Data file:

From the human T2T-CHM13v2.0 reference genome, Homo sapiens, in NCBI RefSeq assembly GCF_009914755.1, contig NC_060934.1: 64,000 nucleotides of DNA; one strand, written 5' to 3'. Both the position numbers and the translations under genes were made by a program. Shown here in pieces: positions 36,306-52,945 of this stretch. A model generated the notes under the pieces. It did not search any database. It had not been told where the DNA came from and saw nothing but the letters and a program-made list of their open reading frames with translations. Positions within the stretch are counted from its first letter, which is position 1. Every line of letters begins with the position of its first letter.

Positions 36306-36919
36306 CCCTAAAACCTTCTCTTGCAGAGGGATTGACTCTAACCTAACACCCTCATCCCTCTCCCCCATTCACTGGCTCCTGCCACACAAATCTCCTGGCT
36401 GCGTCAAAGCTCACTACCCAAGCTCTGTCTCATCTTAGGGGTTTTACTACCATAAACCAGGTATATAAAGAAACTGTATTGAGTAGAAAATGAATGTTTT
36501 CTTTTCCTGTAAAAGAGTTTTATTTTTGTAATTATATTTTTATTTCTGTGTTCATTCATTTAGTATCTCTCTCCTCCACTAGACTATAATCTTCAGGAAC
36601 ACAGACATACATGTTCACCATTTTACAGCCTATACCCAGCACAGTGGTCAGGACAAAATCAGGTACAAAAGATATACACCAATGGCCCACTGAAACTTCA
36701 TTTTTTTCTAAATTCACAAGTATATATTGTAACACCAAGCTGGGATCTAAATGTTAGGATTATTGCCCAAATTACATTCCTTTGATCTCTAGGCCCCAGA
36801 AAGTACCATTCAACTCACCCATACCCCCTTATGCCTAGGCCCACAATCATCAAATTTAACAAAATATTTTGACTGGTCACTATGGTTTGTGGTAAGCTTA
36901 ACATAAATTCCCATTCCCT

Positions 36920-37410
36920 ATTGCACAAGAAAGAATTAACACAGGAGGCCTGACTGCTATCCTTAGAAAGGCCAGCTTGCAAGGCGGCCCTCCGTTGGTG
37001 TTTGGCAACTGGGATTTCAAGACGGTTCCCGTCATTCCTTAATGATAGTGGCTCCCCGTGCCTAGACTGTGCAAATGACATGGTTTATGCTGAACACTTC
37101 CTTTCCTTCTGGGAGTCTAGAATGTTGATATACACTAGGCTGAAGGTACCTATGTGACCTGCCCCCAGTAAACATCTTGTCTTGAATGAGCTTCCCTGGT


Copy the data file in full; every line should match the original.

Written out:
From the human T2T-CHM13v2.0 reference genome, Homo sapiens, in NCBI RefSeq assembly GCF_009914755.1, contig NC_060934.1: 64,000 nucleotides of DNA; one strand, written 5' to 3'. Both the position numbers and the translations under genes were made by a program. Shown here in pieces: positions 36,306-52,945 of this stretch. A model generated the notes under the pieces. It did not search any database. It had not been told where the DNA came from and saw nothing but the letters and a program-made list of their open reading frames with translations. Positions within the stretch are counted from its first letter, which is position 1. Every line of letters begins with the position of its first letter.

Positions 36306-36919
36306 CCCTAAAACCTTCTCTTGCAGAGGGATTGACTCTAACCTAACACCCTCATCCCTCTCCCCCATTCACTGGCTCCTGCCACACAAATCTCCTGGCT
36401 GCGTCAAAGCTCACTACCCAAGCTCTGTCTCATCTTAGGGGTTTTACTACCATAAACCAGGTATATAAAGAAACTGTATTGAGTAGAAAATGAATGTTTT
36501 CTTTTCCTGTAAAAGAGTTTTATTTTTGTAATTATATTTTTATTTCTGTGTTCATTCATTTAGTATCTCTCTCCTCCACTAGACTATAATCTTCAGGAAC
36601 ACAGACATACATGTTCACCATTTTACAGCCTATACCCAGCACAGTGGTCAGGACAAAATCAGGTACAAAAGATATACACCAATGGCCCACTGAAACTTCA
36701 TTTTTTTCTAAATTCACAAGTATATATTGTAACACCAAGCTGGGATCTAAATGTTAGGATTATTGCCCAAATTACATTCCTTTGATCTCTAGGCCCCAGA
36801 AAGTACCATTCAACTCACCCATACCCCCTTATGCCTAGGCCCACAATCATCAAATTTAACAAAATATTTTGACTGGTCACTATGGTTTGTGGTAAGCTTA
36901 ACATAAATTCCCATTCCCT

Positions 36920-37410
36920 ATTGCACAAGAAAGAATTAACACAGGAGGCCTGACTGCTATCCTTAGAAAGGCCAGCTTGCAAGGCGGCCCTCCGTTGGTG
37001 TTTGGCAACTGGGATTTCAAGACGGTTCCCGTCATTCCTTAATGATAGTGGCTCCCCGTGCCTAGACTGTGCAAATGACATGGTTTATGCTGAACACTTC
37101 CTTTCCTTCTGGGAGTCTAGAATGTTGATATACACTAGGCTGAAGGTACCTATGTGACCTGCCCCCAGTAAACATCTTGTCTTGAATGAGCTTCCCTGGT